On Imaginary Dialogues Between Corporate Executives

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I’m not liking this. Here I am trying to solidify my bid for inclusion in the Techdirt Insight Community as the resident expert on “imaginary dialogues between corporate executives” and somebody comes along trying to muscle in on my turf.

I mean seriously — authorship of such classics as “BellSouth Makes an Offer You Can’t Refuse” and “No, seriously, comparing two things is ‘non-obvious’…” should have that TDIC slot locked up for me, right? Well you’d think so, but then along comes John Gruber of Daring Fireball with Conjectural Transcript of the Upcoming Negotiations Between Apple and Universal Music and suddenly the field is wide open again. Imagines Gruber:

[…]
Jobs: But I have a better idea.

Jobs leans forward, and arches his eyebrows.

Morris: OK, sure.

Jobs: How about you take one of those white Zunes and you turn it brown, Doug.

Jobs beams the full Steve Jobs smile.

Morris: Pardon?

Apple Attorney: Mr. Jobs is suggesting that you take a white Microsoft Zune 30 gigabyte digital music player and insert it into your rectum.

Jobs: In fact, how about one for each of you? (Gestures to Universal attorneys.) Seven Zunes — that should double their sales for the week.

Morris: —

Jobs: And Universal Music will get seven dollars.

Jobs sits back in his chair, beaming proudly.

Morris has broken out in a bit of a sweat. He wipes his forehead.

Morris: Steve, I don’t think this…

Jobs: Doug, it’s not a problem at all. The Zunes are on me.
[…]

I’ve got my eye on you, Gruber…just make with the insightful commentary and leave the imaginary dialogues alone, eh?

Alexa and the Obligatory Rodney Dangerfield Allusion

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Update: Apparently Mr. Dangerfield isn’t that big internationally. Suffice to say he “don’t get no respect.”

Geoffrey Mack over at Alexa has quietly, obliquely, and a little defensively responded to the chorus of criticism that the search and ranking company has been receiving again in recent weeks.

While I’ll happily agree that Alexa’s stats and rankings should be taken with a large, asterisk-shaped grain of salt, I have a hard time working up to the venomous fever pitch that so many people display when discussing the topic.

Alexa seems to have become the punching bag that everyone uses to work out their frustrations about online traffic measurement. Everybody already knows that gathering stats via a user toolbar raises some questions, and that Alexa rankings for all but the top sites are flaky, and that Alexa can be and has been scammed, but people keep bringing up these same points again and again, as if they were meaningful revelations.

I think that the problem here is that there’s not much of anyone else out there to act as a punching bag. It’s not that Alexa’s stats are so terrible, it’s that they’re the only ones there to lash out at when someone gets fed up with the oneiromancy and aruspicy required to measure and interpret traffic on the Web.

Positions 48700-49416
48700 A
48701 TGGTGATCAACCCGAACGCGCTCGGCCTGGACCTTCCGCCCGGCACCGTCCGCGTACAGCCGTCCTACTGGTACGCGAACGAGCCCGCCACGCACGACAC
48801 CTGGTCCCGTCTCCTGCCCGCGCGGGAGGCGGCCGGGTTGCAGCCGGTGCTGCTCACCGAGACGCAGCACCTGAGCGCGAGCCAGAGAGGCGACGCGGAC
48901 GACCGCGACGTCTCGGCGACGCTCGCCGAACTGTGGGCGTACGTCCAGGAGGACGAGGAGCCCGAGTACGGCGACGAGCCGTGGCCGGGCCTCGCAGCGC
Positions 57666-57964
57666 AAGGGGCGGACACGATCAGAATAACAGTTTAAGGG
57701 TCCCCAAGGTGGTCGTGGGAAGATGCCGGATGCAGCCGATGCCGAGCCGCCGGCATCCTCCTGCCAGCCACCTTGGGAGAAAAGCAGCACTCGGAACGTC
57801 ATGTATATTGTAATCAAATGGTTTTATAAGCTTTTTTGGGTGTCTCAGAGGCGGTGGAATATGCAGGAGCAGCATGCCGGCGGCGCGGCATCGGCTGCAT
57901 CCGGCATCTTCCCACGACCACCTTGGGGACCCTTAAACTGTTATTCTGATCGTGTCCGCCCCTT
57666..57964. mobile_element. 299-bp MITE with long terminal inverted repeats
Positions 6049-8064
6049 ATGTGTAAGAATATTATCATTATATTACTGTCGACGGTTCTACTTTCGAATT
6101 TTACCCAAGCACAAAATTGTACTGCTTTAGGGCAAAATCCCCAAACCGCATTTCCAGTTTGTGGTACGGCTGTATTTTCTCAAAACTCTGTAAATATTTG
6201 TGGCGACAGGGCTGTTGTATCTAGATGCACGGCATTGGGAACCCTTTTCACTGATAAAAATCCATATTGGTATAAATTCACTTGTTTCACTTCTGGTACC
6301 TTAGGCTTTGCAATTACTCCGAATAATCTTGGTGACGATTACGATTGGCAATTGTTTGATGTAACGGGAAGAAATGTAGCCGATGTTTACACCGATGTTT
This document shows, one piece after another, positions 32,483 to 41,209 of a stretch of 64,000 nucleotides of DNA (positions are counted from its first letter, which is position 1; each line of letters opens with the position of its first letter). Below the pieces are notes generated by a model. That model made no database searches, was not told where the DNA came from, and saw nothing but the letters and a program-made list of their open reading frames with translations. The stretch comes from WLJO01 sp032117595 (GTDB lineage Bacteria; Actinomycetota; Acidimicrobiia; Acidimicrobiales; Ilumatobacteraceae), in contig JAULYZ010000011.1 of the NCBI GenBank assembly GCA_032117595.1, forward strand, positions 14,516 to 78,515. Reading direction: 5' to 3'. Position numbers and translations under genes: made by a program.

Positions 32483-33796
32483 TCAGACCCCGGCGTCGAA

As I mentioned the other day, figuring out what we need to measure (and how to measure it) on the evolving Internet is difficult; I believe that we’ll see some meaningful progress in the next couple of years, but as it’s a frustrating process I also believe that Alexa will continue to play the straw man for some time to come. Sorry, guys.

Page Views 2.0

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To close out what’s feeling a bit like Micro Persuasion week here on seamokeyrodeo, a pointer to The Imminent Demise of the Page View. Check the comments, well worth reading.

All in all, it feels like the “okay, we really need to figure out how to parse all this data” analytics wave is moving closer to shore. Just, you know, considering the posts here, here, here, here, here, here, here, here, here, here, and here, to pick a few that I have at my fingertips.

While I agree with Rubel’s premise, I think that framing this in terms of “the death of the page view” puts the emphasis in the wrong place. The machine-mediated nature of the Internet provides us with an embarrassment of data (as well as the tools to collect even more data as we come up with new ideas), and the real trick is figuring out what data is meaningful in any given analysis.

Page views and unique visitors were (and are) important metrics because they were (and are) meaningful, but they’re just no longer sufficient by themselves…ahem…if they ever really were. That much is already well known to pretty much anybody who works on the Web.

The big issue, then, is figuring out what we should be tracking. What are the metrics that will consistently provide us with meaningful information when applied broadly, across the diverse and eccentric Web? What does “Page Views 2.0” need to take into account?

Along these lines I’ve also got a little project on this topic that I’ll be rolling out in the next week or so. Watch this space or drop me a note if you want to keep up to date on it.